CHAMPIONSHIP BANNERS
49ers women’s volleyball: AIAW Champions 1972, ’73. NCAA champions 1989, ’93, ‘98
49ers men’s volleyball: NCAA champions 1991, 2018

 

 

A sign of the (L.A.) Times: Our November Sports Media Misery Index: #AngerWatkins #SkipAngry

By Tom Hoffarth
Our latest sports media piece for the Los Angeles Times has our consernational compass pointed at Stephen A. Smith and ESPN’s plans to keep him gainfully employed, Jessica Mendoza’s confusion over a gray area in what kind of access she can get as an ESPN employee, stories that try to keep normalizing gambling, and a new Lindsey Vonn HBO documentary.
And one more thing while we’re thinking about it:
* If you’re going to be honest in advertising, David Feherty’s “Brilliantly Stupid Not So Special Year End Special” (Golf Channel, Tuesday, 6 p.m. with several replays) does a swell job when compared to other programming on the network that has one believing his golf game will actually improve by investing an hour into an infomercial/how to improve your short game.

A SIGN OF THE (L.A.) TIMES: WHEN ‘FORD V FERRARI’ SPINS AWAY FROM HOLLYWOOD’S FAST-N-FURIOUS WAYS OF DEALING FACT VS. FICTION

By Tom Hoffarth

As the cover story for the March 25, 1957 edition of  Sports Illustrated, Carroll Shelby is called “The Gentle Leadfoot,” and referred to as “America’s hottest driver” as he headed into a big race at Sebring.

ShelbySI“You know, when I’m driving a race car I feel like I don’t have a problem in the world,” Shelby says in the piece. “I haven’t even tried to analyze why I do it. I guess there is just something there — a certain challenge.”
All the while, he wore these bibbed, striped carpenters’ overalls he says he bought for $3 at J.C.Penney’s “when I was in the chicken business.”
The beauty of the story is writer Kenneth Rudeen allows Shelby to talk through most of it, in his voice. That’s part of the Shelby sales pitch charm, playing up his Texas-bred stereotypes that followed him to a car designer, salesman and legend.

(Just for some context in that 1957 SI issue, the magazine also has a piece about the new Major League Baseball rookies who were likely to do well in the upcoming season. That included Baltimore’s Brooks Robinson and Cleveland’s Roger Maris. In its preview of the NCAA basketball final four — Kansas, San Francisco, North Carolina and Michigan State — there’s a story about how Kansas sophomore Wilt Chamberlain has become a “magnetic obsession.”)

In an expansion of our piece in Monday’s Los Angeles Times about how the new box-office hit “Ford v Ferrari” has been viewed by those who like to separate fact from fiction — it is a “based on a true story” about how Shelby and driver Ken Miles battled with Ford executives trying to beat Ferrari at the coveted 24 Hours of Le Mans in the 1960s, finally coming through at the end of the decade with four straight wins — we had a conversation with Shelby’s 48-year-old grandson, Aaron, about this. Read more

A SIGN OF THE (L.A.) TIMES: WAS NOAH EAGLE BORN TO BE AN NBA BROADCASTER? THE CLIPPERS HAVE A NEST FOR HIM TO PROVE IT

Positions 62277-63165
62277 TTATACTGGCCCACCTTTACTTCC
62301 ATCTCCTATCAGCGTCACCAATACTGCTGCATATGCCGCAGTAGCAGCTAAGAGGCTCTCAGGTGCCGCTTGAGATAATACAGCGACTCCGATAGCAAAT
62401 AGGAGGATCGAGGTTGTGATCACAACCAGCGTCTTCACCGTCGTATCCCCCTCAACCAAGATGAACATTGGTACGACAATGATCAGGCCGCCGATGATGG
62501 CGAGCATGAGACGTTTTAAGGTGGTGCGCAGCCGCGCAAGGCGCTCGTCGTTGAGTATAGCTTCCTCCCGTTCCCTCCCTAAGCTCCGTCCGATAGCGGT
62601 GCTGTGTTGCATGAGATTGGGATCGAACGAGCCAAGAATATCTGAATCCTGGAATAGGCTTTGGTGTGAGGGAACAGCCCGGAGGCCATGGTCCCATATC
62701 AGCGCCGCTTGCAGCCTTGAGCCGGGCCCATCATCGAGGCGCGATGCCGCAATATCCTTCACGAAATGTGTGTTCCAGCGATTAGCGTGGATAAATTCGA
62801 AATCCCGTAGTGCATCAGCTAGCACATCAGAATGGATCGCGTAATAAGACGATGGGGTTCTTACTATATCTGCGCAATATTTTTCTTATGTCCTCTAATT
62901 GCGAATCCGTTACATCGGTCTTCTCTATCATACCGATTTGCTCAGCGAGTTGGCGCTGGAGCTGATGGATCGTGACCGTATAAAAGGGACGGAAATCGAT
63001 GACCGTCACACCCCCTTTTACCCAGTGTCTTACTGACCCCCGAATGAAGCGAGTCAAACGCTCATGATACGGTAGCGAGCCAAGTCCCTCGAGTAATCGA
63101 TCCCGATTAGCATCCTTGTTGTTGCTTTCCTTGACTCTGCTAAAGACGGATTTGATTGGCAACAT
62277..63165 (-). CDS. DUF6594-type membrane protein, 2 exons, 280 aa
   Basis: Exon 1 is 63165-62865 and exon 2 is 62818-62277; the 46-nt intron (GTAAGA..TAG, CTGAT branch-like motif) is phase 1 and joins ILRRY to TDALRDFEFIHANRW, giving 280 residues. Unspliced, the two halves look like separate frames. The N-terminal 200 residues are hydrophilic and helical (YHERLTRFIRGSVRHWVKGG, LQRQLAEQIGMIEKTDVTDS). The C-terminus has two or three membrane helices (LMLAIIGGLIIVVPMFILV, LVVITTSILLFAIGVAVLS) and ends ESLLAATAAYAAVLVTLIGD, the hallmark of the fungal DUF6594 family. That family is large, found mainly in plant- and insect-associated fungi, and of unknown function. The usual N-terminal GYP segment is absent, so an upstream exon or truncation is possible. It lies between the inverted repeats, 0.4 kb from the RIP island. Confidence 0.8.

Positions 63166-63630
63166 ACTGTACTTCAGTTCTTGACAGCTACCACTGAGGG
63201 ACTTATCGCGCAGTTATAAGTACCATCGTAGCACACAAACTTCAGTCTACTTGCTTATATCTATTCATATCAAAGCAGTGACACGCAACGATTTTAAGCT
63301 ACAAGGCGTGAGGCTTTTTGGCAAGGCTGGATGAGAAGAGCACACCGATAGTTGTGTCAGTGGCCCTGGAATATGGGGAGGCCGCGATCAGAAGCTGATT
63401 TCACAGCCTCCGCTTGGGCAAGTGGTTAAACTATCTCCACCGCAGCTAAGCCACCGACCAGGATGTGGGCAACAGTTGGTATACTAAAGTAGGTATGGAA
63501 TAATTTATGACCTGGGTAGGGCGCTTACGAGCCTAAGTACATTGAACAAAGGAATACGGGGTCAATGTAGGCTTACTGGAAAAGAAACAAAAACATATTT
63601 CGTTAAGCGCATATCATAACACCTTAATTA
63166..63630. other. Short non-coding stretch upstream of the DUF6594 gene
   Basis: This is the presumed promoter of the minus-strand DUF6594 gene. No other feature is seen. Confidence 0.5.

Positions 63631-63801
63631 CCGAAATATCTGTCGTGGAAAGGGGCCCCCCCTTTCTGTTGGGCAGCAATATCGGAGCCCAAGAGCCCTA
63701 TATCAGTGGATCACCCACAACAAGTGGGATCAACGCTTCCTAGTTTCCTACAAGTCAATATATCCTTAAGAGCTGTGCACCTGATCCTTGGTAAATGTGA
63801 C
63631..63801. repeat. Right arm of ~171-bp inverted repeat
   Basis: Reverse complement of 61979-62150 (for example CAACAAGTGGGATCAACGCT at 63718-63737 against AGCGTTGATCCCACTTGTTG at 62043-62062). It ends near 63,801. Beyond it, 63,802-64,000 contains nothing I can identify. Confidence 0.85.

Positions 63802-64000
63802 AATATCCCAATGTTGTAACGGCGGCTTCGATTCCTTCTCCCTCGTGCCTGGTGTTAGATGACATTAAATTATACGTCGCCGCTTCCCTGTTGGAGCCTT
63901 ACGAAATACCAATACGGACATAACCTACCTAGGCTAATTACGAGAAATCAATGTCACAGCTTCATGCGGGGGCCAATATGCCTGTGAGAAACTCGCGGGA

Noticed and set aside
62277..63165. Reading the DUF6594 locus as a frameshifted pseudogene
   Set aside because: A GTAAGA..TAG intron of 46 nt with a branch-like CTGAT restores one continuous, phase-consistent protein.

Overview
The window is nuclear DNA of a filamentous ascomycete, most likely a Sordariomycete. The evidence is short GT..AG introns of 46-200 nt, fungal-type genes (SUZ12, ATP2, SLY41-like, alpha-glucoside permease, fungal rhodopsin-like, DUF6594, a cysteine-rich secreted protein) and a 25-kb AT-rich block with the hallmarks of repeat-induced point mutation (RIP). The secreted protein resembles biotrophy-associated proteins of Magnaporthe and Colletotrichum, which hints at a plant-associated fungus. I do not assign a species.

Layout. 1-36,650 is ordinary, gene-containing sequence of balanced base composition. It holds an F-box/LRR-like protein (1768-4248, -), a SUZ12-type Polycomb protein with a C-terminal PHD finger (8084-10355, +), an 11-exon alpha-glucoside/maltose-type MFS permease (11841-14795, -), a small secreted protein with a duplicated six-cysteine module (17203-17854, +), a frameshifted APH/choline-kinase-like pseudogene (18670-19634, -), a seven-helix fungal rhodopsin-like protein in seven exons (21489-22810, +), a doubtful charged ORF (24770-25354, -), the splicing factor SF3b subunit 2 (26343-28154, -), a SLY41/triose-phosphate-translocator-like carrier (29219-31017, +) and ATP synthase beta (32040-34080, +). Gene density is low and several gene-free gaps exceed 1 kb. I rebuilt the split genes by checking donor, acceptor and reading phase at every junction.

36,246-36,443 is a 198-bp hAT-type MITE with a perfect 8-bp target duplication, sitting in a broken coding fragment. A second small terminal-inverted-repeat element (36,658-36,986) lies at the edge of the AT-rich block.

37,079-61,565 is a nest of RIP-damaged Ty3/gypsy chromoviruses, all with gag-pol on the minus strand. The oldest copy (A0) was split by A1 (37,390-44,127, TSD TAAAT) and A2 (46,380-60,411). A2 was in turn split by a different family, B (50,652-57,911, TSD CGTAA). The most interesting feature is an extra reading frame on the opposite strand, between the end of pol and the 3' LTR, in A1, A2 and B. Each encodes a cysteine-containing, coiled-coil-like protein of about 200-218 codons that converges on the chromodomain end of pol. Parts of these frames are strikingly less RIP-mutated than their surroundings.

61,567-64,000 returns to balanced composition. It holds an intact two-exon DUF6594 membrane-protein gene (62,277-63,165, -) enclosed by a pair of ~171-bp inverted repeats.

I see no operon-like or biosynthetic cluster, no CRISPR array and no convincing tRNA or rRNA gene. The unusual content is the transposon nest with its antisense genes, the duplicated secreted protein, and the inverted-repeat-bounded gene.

By Tom Hoffarth

Was Noah Eagle born to be an NBA play-by-play man?

On the date of his birth — Dec. 11, 1996 — his father, Ian, was there in the hospital that morning. But his load management (OK, it wasn’t a thing then) called for him to call another New Jersey Nets game that night.

The 4-11 Nets were up against the 16-6 Seattle SuperSonics, George Karl’s team with Gary Payton, Shawn Kemp, Sam Perkins and Detlef Schrempf. The Nets were trying to find their way with coach John Calipari’s roster of Kerry Kittles, Robert Pack, Kendall Gill and Shawn Bradley, and Ed O’Bannon off the bench.

The Nets kind of surprised the Sonics by pinning a 110-101 loss on them.

noahNoah Eagle can tell you about that game as if he was there, he knows it so well. And it has shaped his career path to calling games now for the Clippers.

“I believe I’ve basically studied the NBA since Day 1 on this Earth,” he says. “From that day, the NBA has been my biggest love. Movies, TV and music are right behind it. It’s all about finding a way to show I know the history of the game and pop culture and staying current. If I can blend it and be creative, that’s what I’ll do.”

The Clippers’ 22-year-old radio play-by-play man is our weekly L.A. Times media column profile. In the process of pulling this piece together, we’ve got our writers’ cut of notes, quotes and more antidotes worth passing on to add more context.

(But first, check out this clip below: On Feb. 17, 2018, Ian and Noah Eagle were both calling a Syracuse-Miami college basketball game — Ian for CBS; Noah, a junior at Syracuse, doing it for the school’s WAER-FM radio station. They met up for a pre-game segment.) Read more

A sign of the (L.A.) Times: Santa Anita took all precaution to avoid catastrophe. Then the final race of the Breeders’ Cup happened

A week before the 36th Breeders Cup took place at Santa Anita Race Track, we focused our sports media piece in the Los Angeles Times on how NBC would approach the recent history of calamity resulting in 36 thoroughbred deaths since last December.

After a Tuesday’s conference call with reporters, NBC allowed handicapper Randy Moss to add to the discussion:  “I know the eyes of the world are on Santa Anita and are on the Breeders’ Cup, and it’s obviously critically important for the Breeders’ Cup that they get through this weekend without an incident, but an incident-free weekend doesn’t necessarily mean that the reforms are working, and an injury this weekend doesn’t necessarily mean that the reforms aren’t working.”

It wasn’t injury free.

JockeywinOur followup story posted on how NBC covered the injury suffered by Mongolian Groom near the end of the Breeders’ Cup Classic — the horse was euthanized, but the announcement didn’t come until about two hours after NBC went off the air — is open for further interpretation. No matter how much NBC reporters may have prepared viewers for this possibility, when it did happen, it was still quite unnerving.